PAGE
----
Guillermo del Toro’s Pinocchio is most definitely NOT the Pinocchio you remember from childhood, but rather a hauntingly sad, extremely well-crafted stop motion animation art film that’s probably more appealing to adults than to children.
Gepetto the woodcarver is still there, but now he’s living in Italy during Mussolini’s fascist regime and mourning his way through the grief of the loss of his beloved son Carlo. One drunken night he crafts a puppet that resembles his lost boy and soon the puppet Pinocchio, thanks to the spell of an enchanted Wood Sprite, is dancing wildly around the room, the town, and all around a very dangerous Italy.
No longer Jiminy Cricket, Sebastian J. Cricket is there instead, to report on the journey as a narrator and a writer trying to pen a memoir, as well as chronicling Pinocchio’s many misadventures. He finds his way to a young Nazi school, a bizarre carnival (that’s somewhat reminiscent of del Toro’s most recent film, Nightmare Alley), and inside a whale’s stomach, as well as a few otherworldly adventures.
Though the oft-told story does resonate as a meditation on the fragility of life and love, the details of the beautiful animation are by far the most impressive part of the film. You can see the dirt under Gepetto’s nails, the hand sewn patches on his clothes, and the tiredness around his eyes, for example. And each of the main characters has their own distinct palette created to evoke a certain mood for their scenes.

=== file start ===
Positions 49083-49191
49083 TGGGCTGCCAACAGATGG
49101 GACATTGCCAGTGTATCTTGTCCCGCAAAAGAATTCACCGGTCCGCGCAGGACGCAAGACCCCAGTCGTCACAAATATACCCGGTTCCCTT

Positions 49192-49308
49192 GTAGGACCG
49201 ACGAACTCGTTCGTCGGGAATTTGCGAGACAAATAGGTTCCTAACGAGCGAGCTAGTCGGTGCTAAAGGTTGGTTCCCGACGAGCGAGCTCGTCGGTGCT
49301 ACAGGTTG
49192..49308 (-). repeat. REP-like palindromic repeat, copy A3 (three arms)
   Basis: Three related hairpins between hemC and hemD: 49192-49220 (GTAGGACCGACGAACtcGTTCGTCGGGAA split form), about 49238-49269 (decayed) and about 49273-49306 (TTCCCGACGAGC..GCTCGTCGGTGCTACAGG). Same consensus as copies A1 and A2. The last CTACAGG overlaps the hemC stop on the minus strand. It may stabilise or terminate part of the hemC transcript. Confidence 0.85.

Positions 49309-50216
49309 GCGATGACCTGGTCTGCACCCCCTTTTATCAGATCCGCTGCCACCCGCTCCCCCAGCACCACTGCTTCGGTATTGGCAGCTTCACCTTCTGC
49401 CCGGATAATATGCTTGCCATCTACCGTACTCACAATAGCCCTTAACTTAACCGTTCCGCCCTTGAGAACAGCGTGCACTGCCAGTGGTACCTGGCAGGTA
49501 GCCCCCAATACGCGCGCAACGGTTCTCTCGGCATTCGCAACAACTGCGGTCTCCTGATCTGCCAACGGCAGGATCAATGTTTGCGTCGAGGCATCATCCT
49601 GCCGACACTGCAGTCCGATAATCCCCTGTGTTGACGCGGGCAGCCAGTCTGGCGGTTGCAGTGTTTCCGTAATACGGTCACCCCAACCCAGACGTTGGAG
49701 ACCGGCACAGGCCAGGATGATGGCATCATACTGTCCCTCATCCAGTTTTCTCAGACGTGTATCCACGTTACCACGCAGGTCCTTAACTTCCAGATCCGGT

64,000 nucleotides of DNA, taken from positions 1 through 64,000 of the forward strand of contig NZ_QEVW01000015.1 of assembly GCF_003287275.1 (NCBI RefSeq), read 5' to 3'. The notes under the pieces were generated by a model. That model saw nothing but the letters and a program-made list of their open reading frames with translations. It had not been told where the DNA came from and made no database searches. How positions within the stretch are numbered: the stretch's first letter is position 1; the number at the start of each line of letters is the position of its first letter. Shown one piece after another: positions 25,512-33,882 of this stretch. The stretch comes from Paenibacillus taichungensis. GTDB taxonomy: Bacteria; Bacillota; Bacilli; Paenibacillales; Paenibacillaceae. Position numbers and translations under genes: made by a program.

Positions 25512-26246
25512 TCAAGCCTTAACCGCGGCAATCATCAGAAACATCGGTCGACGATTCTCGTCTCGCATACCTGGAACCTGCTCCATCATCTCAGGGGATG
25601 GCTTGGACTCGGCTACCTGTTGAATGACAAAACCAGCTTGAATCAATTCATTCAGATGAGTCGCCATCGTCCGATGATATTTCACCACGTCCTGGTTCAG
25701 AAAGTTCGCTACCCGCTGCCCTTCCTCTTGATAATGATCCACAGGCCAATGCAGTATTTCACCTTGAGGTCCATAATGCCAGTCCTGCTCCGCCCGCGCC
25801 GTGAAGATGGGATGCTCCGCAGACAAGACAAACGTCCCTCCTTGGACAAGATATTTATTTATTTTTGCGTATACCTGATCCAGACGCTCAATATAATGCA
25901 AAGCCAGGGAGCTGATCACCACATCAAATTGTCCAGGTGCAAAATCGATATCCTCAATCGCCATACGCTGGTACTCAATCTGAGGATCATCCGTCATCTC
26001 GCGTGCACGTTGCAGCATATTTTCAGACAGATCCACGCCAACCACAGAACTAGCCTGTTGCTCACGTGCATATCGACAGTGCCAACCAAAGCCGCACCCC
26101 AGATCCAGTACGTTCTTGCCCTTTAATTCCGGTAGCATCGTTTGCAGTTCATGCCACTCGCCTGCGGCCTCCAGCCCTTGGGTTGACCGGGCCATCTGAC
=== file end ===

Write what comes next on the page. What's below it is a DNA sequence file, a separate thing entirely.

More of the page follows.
To hear del Toro discuss the level of patience and precision required to create this film at last week’s Santa Barbara International Film Festival Cinema Society (link here for video) — Del Toro said it took 1,000 days of shooting with more than 60 units shooting at the same time — is a masterclass in this type of animated filmmaking, as is the film itself. I can’t imagine it won’t be one of the top contenders for Best Animated Film in this year’s Academy Awards.
Pinocchio is now screening in select theaters and will be on Netflix December 9.